18. Black Milk – Hold It Down (From: “Tronic”)

Probably not a lot of people are going to pick “Hold It Down” as their favorite track from Black Milk’s “Tronic”, but it’s the one that had my hitting the “rewind” button. The beat is a bouncy track that utilizes a nice synth line and despite what it may sound like, it utilizes a sample as well. It’s just a dope beat that really gets that old fashioned head nod going. A dope beat from one of the best producers of the year.

17. Pacewon & Mr. Green – Children Sing (From: “The Only Color is Green”)

I wasn’t sure what to think of this track at first. A kid choir? Over a hip hop track? But the shit works. I’ve already mentioned how much I like Pace as an MC, and the position of “The Only Color That Matters is Green” on my personal favorite albums list, you know I’m down with that. Mr. Green turns something that could be rather annoying and with the talent to add the right touches to it, makes it a hadcore track with some gospel overtones to it. Then Pacewon does what Pacewon does, and that’s drop memorable lyrics and just making this a near classic track.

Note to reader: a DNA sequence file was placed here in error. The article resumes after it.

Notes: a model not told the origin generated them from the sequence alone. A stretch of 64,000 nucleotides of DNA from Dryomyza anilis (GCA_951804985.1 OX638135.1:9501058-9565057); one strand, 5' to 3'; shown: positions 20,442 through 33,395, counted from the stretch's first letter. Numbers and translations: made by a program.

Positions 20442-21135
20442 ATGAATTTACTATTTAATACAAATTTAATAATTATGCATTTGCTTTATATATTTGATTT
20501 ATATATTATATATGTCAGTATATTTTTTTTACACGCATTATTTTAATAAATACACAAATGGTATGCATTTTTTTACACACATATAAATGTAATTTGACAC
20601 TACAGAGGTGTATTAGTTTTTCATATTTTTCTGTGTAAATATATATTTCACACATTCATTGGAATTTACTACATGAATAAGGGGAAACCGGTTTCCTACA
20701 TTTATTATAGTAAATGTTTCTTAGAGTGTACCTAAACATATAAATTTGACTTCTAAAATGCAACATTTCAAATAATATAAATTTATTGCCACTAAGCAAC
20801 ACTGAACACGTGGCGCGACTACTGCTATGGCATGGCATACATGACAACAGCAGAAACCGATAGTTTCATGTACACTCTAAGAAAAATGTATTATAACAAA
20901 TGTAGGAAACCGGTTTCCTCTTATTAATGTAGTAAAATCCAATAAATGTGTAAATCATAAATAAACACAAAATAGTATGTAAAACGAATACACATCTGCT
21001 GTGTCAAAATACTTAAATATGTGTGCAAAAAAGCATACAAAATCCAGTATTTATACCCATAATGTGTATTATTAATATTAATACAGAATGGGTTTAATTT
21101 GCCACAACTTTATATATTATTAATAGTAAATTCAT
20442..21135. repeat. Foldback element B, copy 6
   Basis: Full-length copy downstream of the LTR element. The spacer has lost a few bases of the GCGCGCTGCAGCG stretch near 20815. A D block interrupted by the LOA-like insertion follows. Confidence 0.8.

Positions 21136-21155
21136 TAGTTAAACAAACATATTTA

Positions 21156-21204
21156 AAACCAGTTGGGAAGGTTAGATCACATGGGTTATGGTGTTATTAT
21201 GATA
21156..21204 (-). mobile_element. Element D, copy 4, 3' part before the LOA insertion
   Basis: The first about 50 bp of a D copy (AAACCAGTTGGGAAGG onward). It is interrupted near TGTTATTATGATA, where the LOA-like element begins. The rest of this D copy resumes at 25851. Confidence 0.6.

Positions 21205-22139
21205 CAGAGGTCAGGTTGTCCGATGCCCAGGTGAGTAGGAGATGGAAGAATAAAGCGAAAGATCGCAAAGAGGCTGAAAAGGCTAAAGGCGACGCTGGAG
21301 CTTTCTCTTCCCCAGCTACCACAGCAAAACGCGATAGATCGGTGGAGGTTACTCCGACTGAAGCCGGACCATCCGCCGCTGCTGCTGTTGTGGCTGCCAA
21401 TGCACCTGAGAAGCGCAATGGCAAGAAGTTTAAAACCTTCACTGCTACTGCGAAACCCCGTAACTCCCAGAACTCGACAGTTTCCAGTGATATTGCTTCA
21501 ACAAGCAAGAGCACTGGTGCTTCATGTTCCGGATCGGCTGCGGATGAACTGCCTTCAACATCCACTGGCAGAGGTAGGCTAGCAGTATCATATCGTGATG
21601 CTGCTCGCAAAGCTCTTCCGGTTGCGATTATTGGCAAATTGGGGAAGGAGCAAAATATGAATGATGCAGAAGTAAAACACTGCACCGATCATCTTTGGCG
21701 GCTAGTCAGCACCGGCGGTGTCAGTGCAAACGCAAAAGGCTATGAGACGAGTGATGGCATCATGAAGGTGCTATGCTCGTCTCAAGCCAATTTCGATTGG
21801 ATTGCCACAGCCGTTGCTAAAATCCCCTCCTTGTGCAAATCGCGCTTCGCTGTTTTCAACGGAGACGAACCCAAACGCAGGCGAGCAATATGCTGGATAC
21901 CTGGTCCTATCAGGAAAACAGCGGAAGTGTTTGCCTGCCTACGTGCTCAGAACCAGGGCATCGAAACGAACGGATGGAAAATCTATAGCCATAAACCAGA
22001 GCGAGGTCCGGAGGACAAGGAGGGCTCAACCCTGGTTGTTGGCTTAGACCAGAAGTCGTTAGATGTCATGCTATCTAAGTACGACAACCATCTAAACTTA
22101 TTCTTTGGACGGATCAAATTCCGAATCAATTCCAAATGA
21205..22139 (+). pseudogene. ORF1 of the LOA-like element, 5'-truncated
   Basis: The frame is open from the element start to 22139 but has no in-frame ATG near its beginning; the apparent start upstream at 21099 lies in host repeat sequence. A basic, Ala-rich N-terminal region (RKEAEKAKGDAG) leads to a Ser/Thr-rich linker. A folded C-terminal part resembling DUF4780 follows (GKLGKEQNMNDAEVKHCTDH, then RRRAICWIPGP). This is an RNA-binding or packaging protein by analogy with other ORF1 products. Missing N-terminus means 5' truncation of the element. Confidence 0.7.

16. All Natural – The All (From: “Elements (Fire)”)

You can probably see a trend happening here. “The All” from All Natural, is another uptempo track that has a lot of energy behind it. A tight organ/synth (?) sample and an ill bassline make this track one of those that just makes you want to punch a hole in a wall. To me, hip hop should be uptempo and have a lot of energy. Look at the original tracks in the park back in the late 70′s. It was feel good music, it made you want to get off the wall, get out of your seat. I’m not saying “The All” makes you want to dance, but you won’t be sitting down when you hear it.

15. Jake One feat Busta Rhymes & Bishop Lamont – Kissin The Curb (From: “White Van Music”)